Thursday, August 23, 2018

Political Activism and Mental Health


opendemocracy |  ‘Social prescribing,’ where patients with depression join in community activities as a part of their treatment, is moving from the fringe of medical practice to the mainstream. Matt Hancock, the new British Minister for Health and Social Care, has pledged £4.5m to promote it, but we should stop to think before we take this medicine: linking patients to their communities is a positive step, but a better move would be for people to get involved in social activism.

The Minister probably has one eye on his budget, since social prescribing is thought to stop patients coming back to doctor’s surgeries—so saving the state money in the National Health Service (NHS). But this scheme, which normally involves referring the patient to a link worker who then recommends different types of community activity for them, is about more than balancing the books: in fact the NHS is administering a large dose of social theory. 

Almost 20 years ago, the American Political Scientist Robert Putnam published Bowling Alone. Since then there has been a groundswell of interest in its central concept of ‘social capital’—the idea that community bonds such as those developed in bowling leagues in the USA make both individuals and societies happier and healthier. 

Putnam is a nuanced writer, but the core focus of Bowling Alone is on community participation not social activism. He wants to unify us not cause political fights, and hopes to develop a country of association-joiners: religious service attenders, sports club players, park gardeners, members of knitting circles and school governors. In one interview he analogises this to a honeycomb, a social system of welcoming and interlocking groups, each empowered as a part of a greater civic whole.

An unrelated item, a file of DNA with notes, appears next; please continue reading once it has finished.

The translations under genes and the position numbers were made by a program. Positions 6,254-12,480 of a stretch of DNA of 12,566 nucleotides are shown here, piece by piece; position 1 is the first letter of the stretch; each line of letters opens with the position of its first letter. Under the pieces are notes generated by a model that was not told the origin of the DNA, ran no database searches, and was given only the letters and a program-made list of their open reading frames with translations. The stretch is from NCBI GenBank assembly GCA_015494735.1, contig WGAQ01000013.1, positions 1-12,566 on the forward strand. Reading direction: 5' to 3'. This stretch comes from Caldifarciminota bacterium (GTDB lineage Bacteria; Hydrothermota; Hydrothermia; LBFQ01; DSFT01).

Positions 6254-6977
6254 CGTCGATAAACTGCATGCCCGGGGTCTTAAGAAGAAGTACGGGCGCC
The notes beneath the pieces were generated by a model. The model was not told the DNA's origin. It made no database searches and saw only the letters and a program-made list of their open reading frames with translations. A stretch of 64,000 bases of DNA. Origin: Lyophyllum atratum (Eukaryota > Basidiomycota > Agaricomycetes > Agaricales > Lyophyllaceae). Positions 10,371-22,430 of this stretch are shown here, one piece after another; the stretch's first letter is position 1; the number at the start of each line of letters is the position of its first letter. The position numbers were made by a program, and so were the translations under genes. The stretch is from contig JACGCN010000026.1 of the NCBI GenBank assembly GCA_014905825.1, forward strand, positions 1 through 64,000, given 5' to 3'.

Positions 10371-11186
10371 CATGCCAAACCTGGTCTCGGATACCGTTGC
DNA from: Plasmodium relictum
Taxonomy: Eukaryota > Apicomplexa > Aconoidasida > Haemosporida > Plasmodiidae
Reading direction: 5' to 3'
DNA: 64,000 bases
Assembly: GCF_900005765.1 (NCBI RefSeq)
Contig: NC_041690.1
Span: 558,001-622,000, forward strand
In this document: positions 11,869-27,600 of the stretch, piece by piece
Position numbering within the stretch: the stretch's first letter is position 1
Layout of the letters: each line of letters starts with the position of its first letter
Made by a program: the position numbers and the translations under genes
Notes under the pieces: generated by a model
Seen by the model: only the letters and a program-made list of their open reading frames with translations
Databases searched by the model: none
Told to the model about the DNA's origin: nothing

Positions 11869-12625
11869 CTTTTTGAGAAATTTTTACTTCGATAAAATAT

Charismatic, and with the enigmatic appearance of a nineteenth century preacher, Putnam has become an academic celebrity. His ideas on social capital have been met with great enthusiasm by policy makers on both sides of the Atlantic. One British policy group working right at the heart of the Cabinet Office has called him the most influential political scientist alive. Before his promotion, Hancock held the British Government’s brief for civil society, and the influence of Bowling Alone can be clearly felt in his new policy on social prescribing. Linking individual depression to a lack of community activity takes a leaf straight out of Putnam’s book.